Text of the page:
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ABOUT HINOKI

tepluste_about Hinoki

For the spirit

Thousands of years ago, before shrines were even built, Amaterasu, the Shinto sun goddess was worshipped in the form of the sacred hinoki tree. Many temples and shrines are built with the sacred Hinoki wood for spiritual reasons in addition to structural and natural insect-repelling advantages.

  

Ise Jingu is a Shinto shrine built entirely out of hinoki and made without the use of any nails. The shrine is rebuilt and torn down every 20 years in an 8-year process called Shikinen Sengu. Rebuilding the shine gives it new energy and pieces of the old shrines are distributed to other shrines across Japan to instill new energy into them.

World heritage temple, Horyuji Temple , Nara , Japan is known for the world's oldest surviving wooden structures. Made with Hinoki wood.

Hinoki wood, once it is timbered, it increases its strength by 30% over 300 years and decreases after 500 to 1,000 years. The 1,300 year-old temple now has about the same strength as new Hinoki wood.


For the body

Hinoki wood is often used to construct traditional Japanese bathtubs. Soaking in a warm Hinoki tub is a full sensory experience with the smooth wood texture, the steaming hinoki fragrance, and the warm water. The wood’s therapeutic properties relieve tension and stress, is a decongestant, soothes and heals bites, cuts, stings, scrapes, and burns. Read more about Japanese bathhouses here.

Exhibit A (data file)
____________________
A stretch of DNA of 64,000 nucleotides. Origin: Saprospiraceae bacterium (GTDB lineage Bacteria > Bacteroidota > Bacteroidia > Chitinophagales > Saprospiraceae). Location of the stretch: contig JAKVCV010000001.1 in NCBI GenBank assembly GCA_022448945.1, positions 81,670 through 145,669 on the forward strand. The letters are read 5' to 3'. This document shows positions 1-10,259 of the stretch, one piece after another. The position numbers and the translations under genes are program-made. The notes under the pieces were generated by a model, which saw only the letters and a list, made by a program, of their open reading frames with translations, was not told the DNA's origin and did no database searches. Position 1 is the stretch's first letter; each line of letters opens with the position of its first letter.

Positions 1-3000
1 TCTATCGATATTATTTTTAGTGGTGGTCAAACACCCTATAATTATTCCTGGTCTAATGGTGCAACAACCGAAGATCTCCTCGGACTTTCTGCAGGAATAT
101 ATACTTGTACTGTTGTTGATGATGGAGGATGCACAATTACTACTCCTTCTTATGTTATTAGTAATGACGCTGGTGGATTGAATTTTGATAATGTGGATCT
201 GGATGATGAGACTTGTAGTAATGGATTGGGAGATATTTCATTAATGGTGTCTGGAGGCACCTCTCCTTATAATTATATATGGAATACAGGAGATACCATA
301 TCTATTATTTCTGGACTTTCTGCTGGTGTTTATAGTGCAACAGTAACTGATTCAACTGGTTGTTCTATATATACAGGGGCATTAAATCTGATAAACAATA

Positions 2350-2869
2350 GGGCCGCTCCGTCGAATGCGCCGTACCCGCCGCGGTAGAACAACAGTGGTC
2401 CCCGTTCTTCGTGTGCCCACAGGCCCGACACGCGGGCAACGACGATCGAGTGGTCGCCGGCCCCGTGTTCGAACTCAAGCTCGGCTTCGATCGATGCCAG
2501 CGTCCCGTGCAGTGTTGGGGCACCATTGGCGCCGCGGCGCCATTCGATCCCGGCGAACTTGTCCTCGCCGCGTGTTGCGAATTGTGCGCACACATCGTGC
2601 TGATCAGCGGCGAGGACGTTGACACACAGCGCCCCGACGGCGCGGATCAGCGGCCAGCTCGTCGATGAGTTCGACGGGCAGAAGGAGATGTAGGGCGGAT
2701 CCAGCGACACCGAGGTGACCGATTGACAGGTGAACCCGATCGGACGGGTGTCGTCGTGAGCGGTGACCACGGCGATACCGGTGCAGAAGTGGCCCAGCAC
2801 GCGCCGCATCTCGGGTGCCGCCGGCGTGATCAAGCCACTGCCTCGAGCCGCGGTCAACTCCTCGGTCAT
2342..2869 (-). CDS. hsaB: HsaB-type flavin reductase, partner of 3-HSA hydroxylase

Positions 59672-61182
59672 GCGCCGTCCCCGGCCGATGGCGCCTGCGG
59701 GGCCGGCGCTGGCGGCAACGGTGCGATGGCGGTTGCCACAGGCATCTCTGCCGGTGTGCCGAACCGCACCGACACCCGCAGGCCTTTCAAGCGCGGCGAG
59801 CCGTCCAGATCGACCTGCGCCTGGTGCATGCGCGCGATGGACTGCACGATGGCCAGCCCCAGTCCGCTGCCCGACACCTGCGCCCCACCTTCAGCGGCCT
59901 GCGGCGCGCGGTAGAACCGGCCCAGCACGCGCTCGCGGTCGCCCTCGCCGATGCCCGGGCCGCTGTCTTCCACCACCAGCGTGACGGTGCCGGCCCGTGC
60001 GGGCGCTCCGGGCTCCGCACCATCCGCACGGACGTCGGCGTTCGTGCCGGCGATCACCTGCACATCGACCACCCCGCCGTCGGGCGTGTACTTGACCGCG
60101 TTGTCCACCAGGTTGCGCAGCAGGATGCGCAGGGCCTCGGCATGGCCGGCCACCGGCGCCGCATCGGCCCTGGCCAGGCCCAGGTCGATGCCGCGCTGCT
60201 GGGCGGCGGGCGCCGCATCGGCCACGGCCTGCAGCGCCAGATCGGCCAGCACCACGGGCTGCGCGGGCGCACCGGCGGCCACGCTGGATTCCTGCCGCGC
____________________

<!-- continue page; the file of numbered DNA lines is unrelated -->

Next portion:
Hinoki Tree

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Native to central Japan, Hinoki is a slow-growing tree which grows 35m tall with a trunk up to 1m in diameter.

High in Phytoncide organic compound, Hinoki contains antibacterial and antiseptic properties that means its resistant to moisture, rot, and insects.

The Hinoki trunk has red bark. The name Hinoki comes from the japanese Hi-no-ki. Hi signifying fire and ki meaning tree.

For everyday


Many Japanese objects are made of hinoki wood.

The traditional masu cup was used to measure rice and soy sauce, and more recently, it is used to serve sake. The hinoki adds a subtle citrus scent to the drink.

Other objects include cutting boards, large hangiri to mix sushi rice, bathmats, furniture, and storage boxes.

         

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